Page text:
Thomas Merton went to Asia with a view to exploring the possibility of establishing a Christian monastic presence there to serve as a bridge between the meditative traditions of East and West. He was warmly received by leaders of those traditions and greatly impressed some with his own spirituality. It was in Bangkok, during this tour, that, after delivering a paper at a symposium, he returned to his hotel for a hot bath and nap and was electrocuted when he tried to move a fan. Thus ended his mission and his life.
This senseless death was greatly mourned by all those who knew him or had been inspired by his many writings. It was, indeed, an unfortunate loss. The senselessness of his death is made even more poignant by greatness of the man himself. And it is upon this senselessness that I wish to presently reflect.
In calling it senseless I have already expressed an opinion. It was not seemingly senseless; it was senseless. There was no reason, no purpose, no mysterious working of the hand of God. Shit happens. It's as simple as that.
You may disagree. Or you may suggest that we simply cannot know. And with this I can only concur. Nevertheless, the brute fact of the event remains; and though I do not wish to define it as either purposeful or senseless, the simple act of declaring I do not know somehow leaves me with a sense of the senseless. Perhaps I am failing of not-knowing.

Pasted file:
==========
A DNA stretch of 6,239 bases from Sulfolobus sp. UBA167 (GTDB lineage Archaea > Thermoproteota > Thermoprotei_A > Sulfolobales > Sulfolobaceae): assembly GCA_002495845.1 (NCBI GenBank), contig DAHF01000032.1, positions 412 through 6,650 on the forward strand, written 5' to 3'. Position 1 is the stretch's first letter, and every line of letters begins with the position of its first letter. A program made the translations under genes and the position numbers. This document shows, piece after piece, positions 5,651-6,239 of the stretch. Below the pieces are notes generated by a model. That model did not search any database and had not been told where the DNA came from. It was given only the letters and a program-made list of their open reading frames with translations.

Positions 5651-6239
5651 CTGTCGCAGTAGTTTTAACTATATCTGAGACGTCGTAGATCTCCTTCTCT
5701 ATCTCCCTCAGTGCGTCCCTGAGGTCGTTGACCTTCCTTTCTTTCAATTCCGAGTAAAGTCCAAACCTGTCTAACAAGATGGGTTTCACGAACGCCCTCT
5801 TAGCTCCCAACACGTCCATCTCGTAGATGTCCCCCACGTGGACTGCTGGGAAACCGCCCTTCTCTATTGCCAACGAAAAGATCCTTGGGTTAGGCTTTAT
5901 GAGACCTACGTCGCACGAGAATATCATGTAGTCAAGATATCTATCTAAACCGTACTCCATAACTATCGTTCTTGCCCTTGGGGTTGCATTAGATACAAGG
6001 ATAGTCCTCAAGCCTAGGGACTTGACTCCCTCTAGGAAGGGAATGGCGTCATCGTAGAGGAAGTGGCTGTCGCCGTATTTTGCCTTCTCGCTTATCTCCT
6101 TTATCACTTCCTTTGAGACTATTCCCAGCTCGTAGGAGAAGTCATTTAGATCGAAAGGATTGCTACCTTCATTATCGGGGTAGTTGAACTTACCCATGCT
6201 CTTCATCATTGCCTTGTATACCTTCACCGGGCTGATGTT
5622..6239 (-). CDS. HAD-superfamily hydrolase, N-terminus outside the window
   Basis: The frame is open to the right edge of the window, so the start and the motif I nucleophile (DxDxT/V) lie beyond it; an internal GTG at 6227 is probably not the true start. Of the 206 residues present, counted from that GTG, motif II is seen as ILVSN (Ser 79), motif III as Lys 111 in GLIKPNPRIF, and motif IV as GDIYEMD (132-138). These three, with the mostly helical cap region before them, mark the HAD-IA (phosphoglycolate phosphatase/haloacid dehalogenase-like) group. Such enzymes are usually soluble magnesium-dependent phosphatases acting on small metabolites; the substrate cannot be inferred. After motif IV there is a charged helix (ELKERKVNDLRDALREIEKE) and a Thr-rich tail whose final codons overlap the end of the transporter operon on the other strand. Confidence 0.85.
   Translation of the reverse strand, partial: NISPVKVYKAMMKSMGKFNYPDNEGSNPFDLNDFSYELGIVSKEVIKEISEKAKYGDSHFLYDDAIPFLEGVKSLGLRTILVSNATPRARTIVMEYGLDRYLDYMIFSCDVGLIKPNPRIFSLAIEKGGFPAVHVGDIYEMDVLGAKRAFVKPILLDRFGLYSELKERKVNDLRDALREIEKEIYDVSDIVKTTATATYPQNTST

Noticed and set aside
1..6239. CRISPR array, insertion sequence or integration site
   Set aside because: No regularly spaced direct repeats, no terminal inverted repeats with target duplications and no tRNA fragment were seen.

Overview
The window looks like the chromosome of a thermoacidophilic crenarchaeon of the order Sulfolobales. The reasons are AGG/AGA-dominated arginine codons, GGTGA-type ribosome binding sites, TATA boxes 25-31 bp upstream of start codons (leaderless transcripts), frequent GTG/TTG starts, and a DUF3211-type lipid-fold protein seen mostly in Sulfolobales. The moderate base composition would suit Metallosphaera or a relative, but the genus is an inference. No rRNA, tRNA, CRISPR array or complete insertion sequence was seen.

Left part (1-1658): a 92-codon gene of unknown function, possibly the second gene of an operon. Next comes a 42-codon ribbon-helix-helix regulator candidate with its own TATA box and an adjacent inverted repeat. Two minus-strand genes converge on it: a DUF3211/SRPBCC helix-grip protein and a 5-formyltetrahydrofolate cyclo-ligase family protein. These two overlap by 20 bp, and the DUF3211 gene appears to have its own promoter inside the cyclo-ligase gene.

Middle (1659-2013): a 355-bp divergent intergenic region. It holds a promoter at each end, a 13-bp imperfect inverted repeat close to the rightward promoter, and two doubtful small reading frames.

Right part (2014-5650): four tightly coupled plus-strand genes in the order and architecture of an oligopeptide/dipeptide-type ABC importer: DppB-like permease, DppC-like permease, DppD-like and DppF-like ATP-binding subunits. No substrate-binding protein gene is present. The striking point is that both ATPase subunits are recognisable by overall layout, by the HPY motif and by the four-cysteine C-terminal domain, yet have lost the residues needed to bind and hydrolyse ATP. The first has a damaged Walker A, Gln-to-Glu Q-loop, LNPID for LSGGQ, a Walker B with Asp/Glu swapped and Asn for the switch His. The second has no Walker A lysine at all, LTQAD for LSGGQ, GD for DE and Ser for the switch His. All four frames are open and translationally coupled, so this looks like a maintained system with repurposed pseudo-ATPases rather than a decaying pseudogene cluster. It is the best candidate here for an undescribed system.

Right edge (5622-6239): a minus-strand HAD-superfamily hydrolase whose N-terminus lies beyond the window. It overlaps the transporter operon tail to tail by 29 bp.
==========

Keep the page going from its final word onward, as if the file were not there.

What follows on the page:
Still, I find this sense of the senseless a deeply challenging experience. It rises as an impenetrable wall before the relentless pursuit of the 'normal human inclinations'. It cuts like a knife through the hunger for purposefulness. It calls into question all the strategies of egoic identity to affirm and reassure itself that it is real and meaningful.
These are the kinds of challenges which I see as a helpful means to breaking free of the shell egoic identity — the ones to which that identity most ardently rebels. This is a strategy, a method; it need not be declared the truth. Perhaps, were I able, I would simply snuggle into the warm and fuzzy blanket of hopeful belief. Thomas Merton, I suspect, had such a blanket, and he was a deeply spiritual man.
All these words are simply an attempt to offer up here, for your reflection, the apparent senselessness of things. Whether you choose to do so, and where those reflections take you, are entirely different matter.
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